The state’s financial management results of the final account for the fiscal year 2021/2022 showed that Kuwait registered an actual deficit of 2.991 billion dinars, a decrease of 72.2 percent compared to the deficit in the fiscal year 2020/2021, which amounted to 10.773 billion dinars.
According to an Arab daily, the Ministry of Finance final account was issued on Sunday after it was presented to the Council of Ministers, the country achieved oil revenues totaling 16.217 billion dinars in the fiscal year ending on 31 March 2022, recording a jump of 84.5 percent compared to oil revenues achieved in the fiscal year 2020/2021, which had amounted to 8.79 billion dinars.
During the past fiscal year, Kuwait was able to record the highest level of its non-oil revenues in seven years, as non-oil revenues in 2021/2022 amounted to about 2.396 billion dinars, an increase of 38.5 percent over its non-oil revenues in the previous fiscal year, which amounted to 1.73 billion dinars. This shows that the total revenues achieved by the country in the fiscal year ending on 31 March amounted to 18.613 billion dinars, up by 76.9 percent from the previous fiscal year’s level of 10.52 billion dinars, while oil revenues accounted for about 87.1 percent of the total revenues for 2021/2022.
On the other hand, the final account indicated that the total budget expenditures amounted to 21.604 billion dinars during the past fiscal year, an increase of 1.5 percent over the level of spending in 2020/2021, which amounted to 21.293 billion dinars, while expenditures recorded a saving of about 1.4 billion dinars compared to what was approved in the budget estimates for the fiscal year 2021/2022.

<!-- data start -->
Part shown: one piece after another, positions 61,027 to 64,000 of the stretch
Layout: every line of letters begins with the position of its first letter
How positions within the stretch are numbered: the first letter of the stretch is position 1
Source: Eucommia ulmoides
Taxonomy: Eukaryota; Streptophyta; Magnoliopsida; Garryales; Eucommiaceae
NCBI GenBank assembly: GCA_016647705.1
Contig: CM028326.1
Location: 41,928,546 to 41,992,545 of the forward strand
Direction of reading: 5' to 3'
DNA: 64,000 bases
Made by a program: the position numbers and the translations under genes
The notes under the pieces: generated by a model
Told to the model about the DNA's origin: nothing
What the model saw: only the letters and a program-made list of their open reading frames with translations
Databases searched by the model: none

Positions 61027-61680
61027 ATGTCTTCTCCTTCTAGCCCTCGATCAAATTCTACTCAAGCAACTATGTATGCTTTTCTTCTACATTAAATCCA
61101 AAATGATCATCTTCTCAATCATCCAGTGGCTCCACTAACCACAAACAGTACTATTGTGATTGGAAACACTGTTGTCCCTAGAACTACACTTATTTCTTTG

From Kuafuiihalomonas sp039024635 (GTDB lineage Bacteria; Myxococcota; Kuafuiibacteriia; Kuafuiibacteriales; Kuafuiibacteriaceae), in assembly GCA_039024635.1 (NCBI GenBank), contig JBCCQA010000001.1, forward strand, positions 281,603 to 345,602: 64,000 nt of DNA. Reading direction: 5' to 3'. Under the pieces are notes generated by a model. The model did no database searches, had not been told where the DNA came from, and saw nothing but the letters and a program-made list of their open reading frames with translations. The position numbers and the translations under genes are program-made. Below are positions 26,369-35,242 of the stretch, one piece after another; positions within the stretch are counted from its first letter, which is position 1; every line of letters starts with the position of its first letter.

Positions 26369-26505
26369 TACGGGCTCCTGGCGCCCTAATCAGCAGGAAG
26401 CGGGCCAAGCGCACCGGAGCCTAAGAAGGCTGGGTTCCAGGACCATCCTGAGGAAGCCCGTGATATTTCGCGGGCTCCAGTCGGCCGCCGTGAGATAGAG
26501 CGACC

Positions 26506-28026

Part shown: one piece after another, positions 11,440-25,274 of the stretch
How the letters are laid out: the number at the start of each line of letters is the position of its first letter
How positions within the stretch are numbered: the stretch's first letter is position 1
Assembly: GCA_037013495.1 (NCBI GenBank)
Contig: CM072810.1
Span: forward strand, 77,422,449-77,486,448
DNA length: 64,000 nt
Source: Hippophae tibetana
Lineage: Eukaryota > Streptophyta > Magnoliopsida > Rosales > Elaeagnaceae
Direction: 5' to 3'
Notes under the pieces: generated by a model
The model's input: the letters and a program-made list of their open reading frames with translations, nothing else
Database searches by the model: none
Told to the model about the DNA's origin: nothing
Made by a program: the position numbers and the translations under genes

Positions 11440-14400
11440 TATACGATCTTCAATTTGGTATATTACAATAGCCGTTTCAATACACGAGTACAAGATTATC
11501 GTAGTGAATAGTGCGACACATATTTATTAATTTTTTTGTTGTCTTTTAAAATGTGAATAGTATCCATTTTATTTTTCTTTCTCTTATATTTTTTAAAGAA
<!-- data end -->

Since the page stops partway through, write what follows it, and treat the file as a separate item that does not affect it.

Combined, salaries and subsidies accounted for 16.44 billion dinars, which constituted about 76 percent of the total expenditures for the fiscal year 2021/2022, as what was spent on salaries and the like amounted to 12.626 billion dinars, an increase of 3.5 percent over salary expenditures in the previous fiscal year, which was It amounted to 12.194 billion dinars, while salaries alone accounted for 58.4 percent of total expenditures in 2021/2022.
Meanwhile, subsidies amounted to 3.814 billion dinars in the fiscal year ending on 31 March, an increase of 2 percent compared to their level in the previous fiscal year of 3.738 billion dinars, while subsidies constituted 17.65 percent of the total expenditures for 2021/2022.
Capital expenditures during 2021/2022 amounted to about 2.56 billion dinars, constituting about 12 percent of total expenditures, while recording an increase of about 16 percent from its level in the previous fiscal year, amounting to 2.207 billion dinars. The actual average price of a barrel of oil was $80.7 in the last fiscal year, while the daily production rate was 2.539 million barrels.
The Minister of Finance and Minister of State for Economic Affairs and Investment, Abdul Wahhab Al-Rasheed, was quoted saying that the rise in oil prices boosted state revenues, after the record decline in the last fiscal year, and also highlight the growth of non-oil revenues by 38.5 percent compared to the year’s final account of the previous financial year, reaching its highest level in seven years.
Al-Rasheed explained that the world and the region are currently experiencing rapid changes that carry various economic challenges and opportunities, pointing out that Kuwait enjoys a solid financial position, large reserves, and monetary and financial stability, as all these factors enable the country not only to overcome the existing interim challenges with distinction, but also to seize opportunities. He said that first of these is developing the public finances of the state and stimulating the growth and diversification of the economy. He also stressed that the government is fully prepared to discuss the final account with the legislative authority, and to move forward in implementing more realistic solutions to develop public finances.
The official expressed appreciation to the Council of Ministers for its support of the Ministry of Finance, and to the MOF workers, for complying with the law and the requirements of the regulatory agencies in the past months.